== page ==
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The suffix -en occurs with adverbs. Its main function seems to be to mark the adverbial status of the derivation. An example is dalik immediately next to daliken immediately. Besides adverbial bases, phrasal bases are possible as well, often consisting of a preposition plus noun, as in fanneden [[fan](P)[need](N)]]en of-need-en necessarily. The suffix is unproductive and infrequent when compared to its cognate -s. Nevertheless, one can find some cases of stacking of these two adverbial suffixes.

[+]General properties

Bases can be adverbs, but also phrases. This is more or less parallel to the suffix -s. In addition, -en also seems to have the same function, which is to mark or strengthen the adverbial status of the word. With phrasal bases, the suffix also marks the transition of phrase to word. The latter is often reflected in the orthography, which is without spaces.

The suffix is not productive, and often there is not a transparent base available. The existence of the suffix can then be shown on historical and/or comparative grounds. An example is harren hither, related to hjir here and the German cognate her.

[+]Adverb as base

If the base is an adverb, the addition of the suffix is basically optional. There is no semantic effect. Here are some examples:

Table 1
Base Derivation
altyd always altiten always
dalik immedialtely daliken immediately
einlik actually einliken actually
faak often faken often
obsternaat obstinately obsternaten obstinately
omraak heavily omraken heavily
It appears that the suffix is relatively easily attached to bases ending in the suffix -lik; other examples are feitliken in fact or winliken actually.

[+]Phrase as base

There are also bases that can be considered phrases. This is mostly an adposition phrase (PP), mainly a rudimentac one in that it only consists of a preposition and a noun. Articles or adjectives do not occur, although we do sometimes find an adjective instead of a noun, as in ynkoarten, with the adjective koart short. If the phrase is a noun phrase (NP), than the noun is usually preceded by a quantifier, as in iderkearen every time. Here are some examples:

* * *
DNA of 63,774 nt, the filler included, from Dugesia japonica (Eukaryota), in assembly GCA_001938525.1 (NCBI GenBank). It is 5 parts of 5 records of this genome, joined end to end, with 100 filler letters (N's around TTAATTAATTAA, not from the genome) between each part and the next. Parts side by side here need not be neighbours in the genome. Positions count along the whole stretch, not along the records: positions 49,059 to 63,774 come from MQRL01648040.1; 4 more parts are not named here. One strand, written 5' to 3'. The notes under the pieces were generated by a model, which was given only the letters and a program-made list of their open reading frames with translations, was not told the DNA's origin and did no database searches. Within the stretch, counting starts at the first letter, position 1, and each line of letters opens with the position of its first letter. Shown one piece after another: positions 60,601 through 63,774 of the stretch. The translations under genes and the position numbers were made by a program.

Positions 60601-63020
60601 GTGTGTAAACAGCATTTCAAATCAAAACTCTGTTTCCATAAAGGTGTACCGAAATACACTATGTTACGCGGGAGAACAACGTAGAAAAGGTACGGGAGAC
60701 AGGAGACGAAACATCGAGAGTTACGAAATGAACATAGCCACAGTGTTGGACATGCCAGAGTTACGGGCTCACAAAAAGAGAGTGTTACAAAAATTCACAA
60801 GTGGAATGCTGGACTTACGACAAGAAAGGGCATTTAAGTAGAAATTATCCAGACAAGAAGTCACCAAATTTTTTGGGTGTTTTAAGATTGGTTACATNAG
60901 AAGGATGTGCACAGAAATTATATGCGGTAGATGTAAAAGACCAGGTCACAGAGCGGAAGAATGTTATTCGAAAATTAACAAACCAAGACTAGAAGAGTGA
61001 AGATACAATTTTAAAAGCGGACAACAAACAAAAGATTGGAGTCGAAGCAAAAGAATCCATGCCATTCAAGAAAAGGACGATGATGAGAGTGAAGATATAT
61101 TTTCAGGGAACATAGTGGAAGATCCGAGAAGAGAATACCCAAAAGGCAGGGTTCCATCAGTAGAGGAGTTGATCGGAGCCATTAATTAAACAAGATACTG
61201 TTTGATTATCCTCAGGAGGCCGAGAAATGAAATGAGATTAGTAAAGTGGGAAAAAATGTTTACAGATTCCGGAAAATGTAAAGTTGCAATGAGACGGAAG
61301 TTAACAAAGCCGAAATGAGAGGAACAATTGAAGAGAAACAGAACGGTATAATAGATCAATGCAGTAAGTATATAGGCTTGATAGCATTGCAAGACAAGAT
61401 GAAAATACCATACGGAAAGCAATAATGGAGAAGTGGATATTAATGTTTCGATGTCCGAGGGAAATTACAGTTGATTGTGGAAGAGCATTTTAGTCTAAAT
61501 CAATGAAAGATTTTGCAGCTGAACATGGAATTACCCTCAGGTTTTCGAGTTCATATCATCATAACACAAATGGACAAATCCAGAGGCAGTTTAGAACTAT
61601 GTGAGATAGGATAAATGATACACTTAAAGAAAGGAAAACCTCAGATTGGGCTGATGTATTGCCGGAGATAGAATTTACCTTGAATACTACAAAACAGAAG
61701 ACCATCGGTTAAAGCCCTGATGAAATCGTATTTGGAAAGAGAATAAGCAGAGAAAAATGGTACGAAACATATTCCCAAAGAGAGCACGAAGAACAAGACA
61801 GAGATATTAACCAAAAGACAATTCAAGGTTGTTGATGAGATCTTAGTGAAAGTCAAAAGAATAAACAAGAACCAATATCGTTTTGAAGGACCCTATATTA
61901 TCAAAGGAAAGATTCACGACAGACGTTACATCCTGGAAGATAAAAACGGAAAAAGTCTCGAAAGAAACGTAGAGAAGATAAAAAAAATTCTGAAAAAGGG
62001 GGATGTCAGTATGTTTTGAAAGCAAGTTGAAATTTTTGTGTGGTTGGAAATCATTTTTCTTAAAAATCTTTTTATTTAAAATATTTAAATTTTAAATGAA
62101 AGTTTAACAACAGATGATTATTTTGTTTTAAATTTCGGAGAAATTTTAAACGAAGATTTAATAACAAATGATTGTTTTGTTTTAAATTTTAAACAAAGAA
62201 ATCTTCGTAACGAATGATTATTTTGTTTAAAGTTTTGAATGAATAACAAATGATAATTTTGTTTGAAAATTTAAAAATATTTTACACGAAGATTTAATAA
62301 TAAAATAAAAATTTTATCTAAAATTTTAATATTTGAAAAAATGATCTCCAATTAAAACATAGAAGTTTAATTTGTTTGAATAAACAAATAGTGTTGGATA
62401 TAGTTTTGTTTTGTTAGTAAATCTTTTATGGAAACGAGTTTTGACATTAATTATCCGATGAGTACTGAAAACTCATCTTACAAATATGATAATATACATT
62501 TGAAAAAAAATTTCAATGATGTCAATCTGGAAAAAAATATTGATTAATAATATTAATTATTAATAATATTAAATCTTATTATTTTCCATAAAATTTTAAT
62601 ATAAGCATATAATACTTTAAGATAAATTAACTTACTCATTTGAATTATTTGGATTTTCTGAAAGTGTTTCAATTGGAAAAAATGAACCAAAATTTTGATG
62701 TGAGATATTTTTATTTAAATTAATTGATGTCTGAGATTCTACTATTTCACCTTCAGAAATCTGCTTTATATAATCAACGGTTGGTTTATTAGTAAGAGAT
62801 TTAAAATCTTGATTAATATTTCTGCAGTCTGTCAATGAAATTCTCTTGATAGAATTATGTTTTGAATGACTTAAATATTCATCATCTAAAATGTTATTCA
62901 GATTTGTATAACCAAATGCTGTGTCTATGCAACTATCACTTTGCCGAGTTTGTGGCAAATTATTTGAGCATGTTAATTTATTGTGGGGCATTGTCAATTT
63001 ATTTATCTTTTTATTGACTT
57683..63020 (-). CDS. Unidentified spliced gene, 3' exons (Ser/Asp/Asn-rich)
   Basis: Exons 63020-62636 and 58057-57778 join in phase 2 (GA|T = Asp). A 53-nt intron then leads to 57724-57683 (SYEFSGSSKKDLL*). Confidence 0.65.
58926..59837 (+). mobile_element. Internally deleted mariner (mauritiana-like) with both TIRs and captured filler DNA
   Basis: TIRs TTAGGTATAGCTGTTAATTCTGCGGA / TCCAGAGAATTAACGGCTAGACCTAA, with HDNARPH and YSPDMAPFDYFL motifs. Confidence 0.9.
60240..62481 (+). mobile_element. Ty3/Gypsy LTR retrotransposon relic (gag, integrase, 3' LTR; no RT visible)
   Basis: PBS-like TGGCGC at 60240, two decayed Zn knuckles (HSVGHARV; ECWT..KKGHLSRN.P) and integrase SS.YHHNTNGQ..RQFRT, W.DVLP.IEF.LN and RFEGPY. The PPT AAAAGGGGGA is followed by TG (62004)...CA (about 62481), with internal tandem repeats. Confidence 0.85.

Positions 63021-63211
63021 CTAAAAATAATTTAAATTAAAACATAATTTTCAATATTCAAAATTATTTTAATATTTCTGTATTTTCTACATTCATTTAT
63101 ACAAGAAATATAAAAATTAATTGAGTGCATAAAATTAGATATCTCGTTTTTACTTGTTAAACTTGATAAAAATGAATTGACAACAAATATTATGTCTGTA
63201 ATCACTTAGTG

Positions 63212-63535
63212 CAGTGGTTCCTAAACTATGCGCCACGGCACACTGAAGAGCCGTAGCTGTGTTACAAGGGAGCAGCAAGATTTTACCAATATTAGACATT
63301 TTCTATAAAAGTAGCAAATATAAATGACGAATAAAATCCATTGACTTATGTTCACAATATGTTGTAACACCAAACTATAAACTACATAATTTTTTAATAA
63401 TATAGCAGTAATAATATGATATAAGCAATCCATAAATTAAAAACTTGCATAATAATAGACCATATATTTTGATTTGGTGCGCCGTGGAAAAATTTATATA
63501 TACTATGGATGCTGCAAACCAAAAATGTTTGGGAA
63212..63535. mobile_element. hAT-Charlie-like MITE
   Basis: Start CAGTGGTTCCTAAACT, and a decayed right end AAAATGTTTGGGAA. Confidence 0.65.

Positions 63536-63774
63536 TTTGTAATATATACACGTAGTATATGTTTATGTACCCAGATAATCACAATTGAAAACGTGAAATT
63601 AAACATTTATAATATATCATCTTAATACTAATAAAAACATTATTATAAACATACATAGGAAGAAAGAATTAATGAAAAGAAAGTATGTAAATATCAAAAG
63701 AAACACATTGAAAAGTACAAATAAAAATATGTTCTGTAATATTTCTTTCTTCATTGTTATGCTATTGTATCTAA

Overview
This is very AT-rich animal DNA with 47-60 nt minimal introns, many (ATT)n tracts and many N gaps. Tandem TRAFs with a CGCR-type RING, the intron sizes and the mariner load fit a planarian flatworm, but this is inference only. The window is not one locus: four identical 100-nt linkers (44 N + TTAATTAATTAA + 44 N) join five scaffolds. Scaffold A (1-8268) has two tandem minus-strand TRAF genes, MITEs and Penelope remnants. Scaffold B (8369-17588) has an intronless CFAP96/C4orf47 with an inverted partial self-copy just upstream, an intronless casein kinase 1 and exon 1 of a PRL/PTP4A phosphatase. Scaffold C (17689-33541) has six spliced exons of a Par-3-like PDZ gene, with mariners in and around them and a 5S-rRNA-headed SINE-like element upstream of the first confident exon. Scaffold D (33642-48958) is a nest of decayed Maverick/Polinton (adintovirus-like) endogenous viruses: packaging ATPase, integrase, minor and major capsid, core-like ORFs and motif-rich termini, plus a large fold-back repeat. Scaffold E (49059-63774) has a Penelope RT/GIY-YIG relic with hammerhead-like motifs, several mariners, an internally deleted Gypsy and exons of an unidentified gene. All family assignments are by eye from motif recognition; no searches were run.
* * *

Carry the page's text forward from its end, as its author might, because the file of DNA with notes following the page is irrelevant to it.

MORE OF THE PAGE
Table 2
Derivation Phrase Gloss
binnendoarren inside (the house) [[binnen](P) [doar](N)](PP) inside door
fanneden necessarily [[fan](P) [need](N)](PP) of need
iderkearen every time [[idere](Q) [kear](N)](NP) every time
ynkoarten soon [[yn](P) [koart](A)](PP) in short
ûnderwilen meanwhile [[ûnder](P) [wyl](N)](PP) under while
Mostly, the attachment of -en to phrases is obligatory, but this is not always the case. For example, next to binnendoarren inside (the house), also binnendoar exists. It is not a priori excluded that in such a case -en could also represent theregular plural morpheme.

It should be noted that Dutch lacks this suffix -en. Dutch, on the other hand, often shows an ending -e in similar phrasal expressions. Examples are fan fierren from afar, where Dutch has van verre, and fan herten heartily which is Dutch van harte. However, we see a suffix -en in Dutch after cardinal numbers in some prepositional constructions. The Frisian counterparts are dealt with in the topic on cardinal numbers, to be precise in the sections on cardinals as clocktimes, cardinals as persons and cardinals as parts.


When compared to non-derived variants, the formations ending in -en are often infrequent. Those after the suffix -lik, like daliken soon or winliken actually, seem to have a bias in the northeast of the language area. In the written language, variants with -en are often used in an elevated style. An example is faken often next to common faak.

[+]The suffix -s and stacking

As stated above, the adverbial suffix -s has mainly the same function as -en. The impression exists that -s is more widespread, i.e. it is attached to far more bases. Where we do find -en, -s is often also available, and if the two are competing then -s is mostly more common. For example, the form daliks immediately is more frequent than daliken.

Even rarer is the phenomenon that the two suffixes are stacked, although it must be said that there are cases in which the stacked variant is the only one possible. An example of the latter is the expression om ut-en-s around out-SUFF-SUFF abroad, i.e. outside Friesland. Neither *om uten nor *om úts exists.

In stacking, both orders may be found. The order -en-s, for example, can be seen in ûnderwil-en-s meanwhile, omheg-en-s upward, út 'en read-en-s reddish, and probably also in mei gauw-en-s soon, although Veen (1984-2011) analyzes this as a single attachment of the nominalizing suffix -ens. The other order, i.e. -s-en, is really rare. We find it in ein-s-en actually, (net) ien-s-en (not) only, and also in jin-s-en over there, with a historical demonstrative stem jin (cf. German jen-).

[+]Phonological properties

The suffix is pronounced as [ən], with all its inherent possibilities, as for instance sonantization. The suffix is cohering, with a possible exception in altiten always and hyltiten always, which is formed from tiid time. This might lead one to expect an intermediate /d/. However, the base has probably become opaque, since the long /i:/ of tiid has also become shortened in the base altyd and hyltyd (also reflected in the spelling y). As a result, the surface final segment [t], a result of final devoicing, will also have become voiceless inherently.


The existence of this ending has briefly been noticed in Hoekstra (1990). The possibility of stacking is pointed out in Hoekstra (1993).

  • Hoekstra, Jarich1990Fan hertenFriesch Dagblad04-08Taalsnipels 194
  • Hoekstra, Jarich1993Om utensFriesch Dagblad06-02Taalsnipels 248
  • Veen, Klaas F. van der et al1984-2011Wurdboek fan de Fryske taal - Woordenboek der Friese taalFryske Akademy
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